By Sara Jerome,
Water utilities in Michigan are suing the state over the implementation of the toughest lead rules in the country.
The backdrop is that the Michigan Department of Environmental Quality (MDEQ) moved forward this year in updating lead regulations, Michigan Radio reported.
Local utilities and communities are not thrilled about how the new rules are being implemented, so they are suing the state in the state’s Court of Claims.
They say “they support strong action against public exposure to the toxin but find the new rules arbitrary and too costly for the communities left to foot the bill for the work to be done,” the Associated Press reported.
They also state that the rules “infringe on private property rights and don’t reach problematic fixtures inside residences,” the report stated.
Under the new rules, the action level for lead would drop from 15 parts per billion to 12 ppb in 2025, according to the Associated Press.
In addition, “underground lead service lines connecting water mains to houses and other buildings would be replaced by 2040, unless a utility can show regulators it will take longer under a broader plan to repair and replace its water infrastructure,” the report stated.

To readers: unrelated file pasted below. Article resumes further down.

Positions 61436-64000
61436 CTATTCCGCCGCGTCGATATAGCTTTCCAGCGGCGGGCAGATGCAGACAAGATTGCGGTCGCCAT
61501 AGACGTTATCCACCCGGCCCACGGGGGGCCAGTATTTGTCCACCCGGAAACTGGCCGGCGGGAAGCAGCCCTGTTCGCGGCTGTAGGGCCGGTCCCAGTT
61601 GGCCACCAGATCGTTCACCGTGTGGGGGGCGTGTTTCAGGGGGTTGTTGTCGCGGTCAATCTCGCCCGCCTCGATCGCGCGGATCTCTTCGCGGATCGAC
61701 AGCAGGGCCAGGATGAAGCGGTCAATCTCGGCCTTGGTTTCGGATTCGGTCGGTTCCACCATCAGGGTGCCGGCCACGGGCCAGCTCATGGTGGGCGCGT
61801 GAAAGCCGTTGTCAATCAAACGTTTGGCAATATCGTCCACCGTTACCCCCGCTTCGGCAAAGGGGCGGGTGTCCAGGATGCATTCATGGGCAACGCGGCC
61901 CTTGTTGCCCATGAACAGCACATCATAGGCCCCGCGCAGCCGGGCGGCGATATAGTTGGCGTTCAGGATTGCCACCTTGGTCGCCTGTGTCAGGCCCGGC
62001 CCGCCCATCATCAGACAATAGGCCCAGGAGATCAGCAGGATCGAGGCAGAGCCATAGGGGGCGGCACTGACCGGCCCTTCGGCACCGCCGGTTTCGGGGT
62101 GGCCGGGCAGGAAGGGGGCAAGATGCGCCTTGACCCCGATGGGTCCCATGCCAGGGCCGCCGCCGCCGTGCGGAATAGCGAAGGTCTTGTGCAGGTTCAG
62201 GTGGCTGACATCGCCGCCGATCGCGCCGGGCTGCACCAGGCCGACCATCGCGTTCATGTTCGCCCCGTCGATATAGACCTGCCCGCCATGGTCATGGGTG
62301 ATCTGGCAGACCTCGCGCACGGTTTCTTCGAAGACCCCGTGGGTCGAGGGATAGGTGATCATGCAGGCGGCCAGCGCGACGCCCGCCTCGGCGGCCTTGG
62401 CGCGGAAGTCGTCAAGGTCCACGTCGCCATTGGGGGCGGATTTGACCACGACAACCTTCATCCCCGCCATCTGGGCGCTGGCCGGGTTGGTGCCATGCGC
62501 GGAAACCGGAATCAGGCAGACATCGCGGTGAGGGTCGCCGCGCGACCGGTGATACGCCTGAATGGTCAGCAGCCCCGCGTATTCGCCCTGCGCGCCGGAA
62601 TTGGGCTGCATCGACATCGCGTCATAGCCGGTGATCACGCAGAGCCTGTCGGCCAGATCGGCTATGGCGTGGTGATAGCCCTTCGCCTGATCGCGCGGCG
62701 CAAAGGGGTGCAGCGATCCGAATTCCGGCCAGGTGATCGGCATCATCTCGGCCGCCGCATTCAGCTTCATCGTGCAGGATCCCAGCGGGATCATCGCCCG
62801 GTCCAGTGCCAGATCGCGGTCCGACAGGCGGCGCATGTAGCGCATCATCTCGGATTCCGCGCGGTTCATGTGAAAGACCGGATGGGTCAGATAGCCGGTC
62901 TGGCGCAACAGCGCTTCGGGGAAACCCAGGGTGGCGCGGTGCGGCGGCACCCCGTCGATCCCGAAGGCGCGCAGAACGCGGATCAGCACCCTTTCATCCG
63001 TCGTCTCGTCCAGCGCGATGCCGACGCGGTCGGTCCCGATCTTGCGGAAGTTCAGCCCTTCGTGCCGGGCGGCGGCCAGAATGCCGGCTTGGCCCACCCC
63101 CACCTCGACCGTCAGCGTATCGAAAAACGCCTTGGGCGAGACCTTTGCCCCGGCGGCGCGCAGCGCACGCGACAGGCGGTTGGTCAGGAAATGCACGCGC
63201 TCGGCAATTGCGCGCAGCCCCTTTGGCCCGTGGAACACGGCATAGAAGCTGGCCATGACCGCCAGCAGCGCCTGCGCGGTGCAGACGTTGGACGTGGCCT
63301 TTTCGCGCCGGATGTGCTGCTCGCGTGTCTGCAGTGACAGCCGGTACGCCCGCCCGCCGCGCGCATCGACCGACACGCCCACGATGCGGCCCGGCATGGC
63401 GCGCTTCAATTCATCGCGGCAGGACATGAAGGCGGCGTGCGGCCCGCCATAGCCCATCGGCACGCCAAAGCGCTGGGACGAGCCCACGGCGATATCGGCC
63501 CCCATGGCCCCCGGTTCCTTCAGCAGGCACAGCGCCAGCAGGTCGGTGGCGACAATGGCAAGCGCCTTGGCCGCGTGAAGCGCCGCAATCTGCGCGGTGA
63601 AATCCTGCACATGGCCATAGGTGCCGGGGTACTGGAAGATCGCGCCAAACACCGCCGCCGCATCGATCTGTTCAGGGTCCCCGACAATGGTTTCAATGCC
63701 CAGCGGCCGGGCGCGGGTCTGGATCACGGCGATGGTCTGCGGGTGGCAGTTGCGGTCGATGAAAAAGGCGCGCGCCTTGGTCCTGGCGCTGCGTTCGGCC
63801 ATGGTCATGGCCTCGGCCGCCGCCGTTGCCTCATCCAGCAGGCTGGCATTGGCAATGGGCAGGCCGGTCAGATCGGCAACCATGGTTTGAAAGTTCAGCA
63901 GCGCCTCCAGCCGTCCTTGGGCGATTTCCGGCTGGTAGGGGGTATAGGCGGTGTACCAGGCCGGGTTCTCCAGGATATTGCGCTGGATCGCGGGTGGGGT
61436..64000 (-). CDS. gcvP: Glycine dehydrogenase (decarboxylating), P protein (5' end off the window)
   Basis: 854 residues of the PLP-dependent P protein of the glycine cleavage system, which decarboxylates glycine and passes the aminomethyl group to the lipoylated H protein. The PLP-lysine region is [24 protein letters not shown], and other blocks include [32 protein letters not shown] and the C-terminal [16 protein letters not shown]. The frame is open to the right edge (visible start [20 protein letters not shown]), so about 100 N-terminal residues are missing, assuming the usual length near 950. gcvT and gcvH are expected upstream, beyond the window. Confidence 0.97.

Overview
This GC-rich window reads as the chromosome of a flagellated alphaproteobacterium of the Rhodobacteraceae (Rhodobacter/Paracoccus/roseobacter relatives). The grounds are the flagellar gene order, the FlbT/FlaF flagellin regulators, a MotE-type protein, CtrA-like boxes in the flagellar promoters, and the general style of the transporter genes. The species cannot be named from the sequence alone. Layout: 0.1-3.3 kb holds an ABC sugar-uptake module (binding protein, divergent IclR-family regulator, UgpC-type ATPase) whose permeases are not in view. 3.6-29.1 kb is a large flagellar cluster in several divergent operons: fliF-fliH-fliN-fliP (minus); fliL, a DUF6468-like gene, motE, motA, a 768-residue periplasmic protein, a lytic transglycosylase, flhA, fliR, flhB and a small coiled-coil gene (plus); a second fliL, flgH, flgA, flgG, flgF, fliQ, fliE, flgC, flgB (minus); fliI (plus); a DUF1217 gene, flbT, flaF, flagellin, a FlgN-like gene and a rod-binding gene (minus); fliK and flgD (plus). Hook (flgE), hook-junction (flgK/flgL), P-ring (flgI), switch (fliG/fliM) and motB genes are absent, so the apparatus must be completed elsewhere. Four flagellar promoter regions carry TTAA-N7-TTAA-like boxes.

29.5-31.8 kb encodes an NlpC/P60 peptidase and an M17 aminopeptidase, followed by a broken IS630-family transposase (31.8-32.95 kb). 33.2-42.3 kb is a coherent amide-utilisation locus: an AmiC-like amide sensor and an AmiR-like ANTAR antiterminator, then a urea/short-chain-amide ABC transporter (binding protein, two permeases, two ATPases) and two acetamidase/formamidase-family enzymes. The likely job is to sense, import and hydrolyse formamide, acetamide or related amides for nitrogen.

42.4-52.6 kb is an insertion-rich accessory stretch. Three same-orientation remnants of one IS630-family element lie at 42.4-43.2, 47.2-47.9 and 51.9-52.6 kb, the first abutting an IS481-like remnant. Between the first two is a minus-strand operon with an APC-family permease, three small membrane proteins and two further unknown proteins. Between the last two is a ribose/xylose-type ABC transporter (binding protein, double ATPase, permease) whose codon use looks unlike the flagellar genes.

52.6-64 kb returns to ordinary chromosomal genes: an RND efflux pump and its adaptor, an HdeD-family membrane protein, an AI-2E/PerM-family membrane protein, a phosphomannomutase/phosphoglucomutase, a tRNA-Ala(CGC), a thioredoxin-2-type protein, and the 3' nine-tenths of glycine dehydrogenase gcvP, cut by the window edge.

The plaintiffs in the lawsuit include the Great Lakes Water Authority, Detroit Water and Sewerage Department, and Oakland County’s water resources commissioner.
“MDEQ has mandated service line replacement without any consideration, guidance, fact-finding, or solution for funding the enormous cost of this statewide infrastructure upgrade, particularly in the context of affordability, and how water supplies should fund these improvements while balancing their other public health and permit related infrastructure and legal obligations,” the lawsuit states.
Michigan’s decision to pass tougher lead rules came on the heels of the Flint lead crisis, which saw lead-contaminated water raise the blood lead levels of hundreds of children.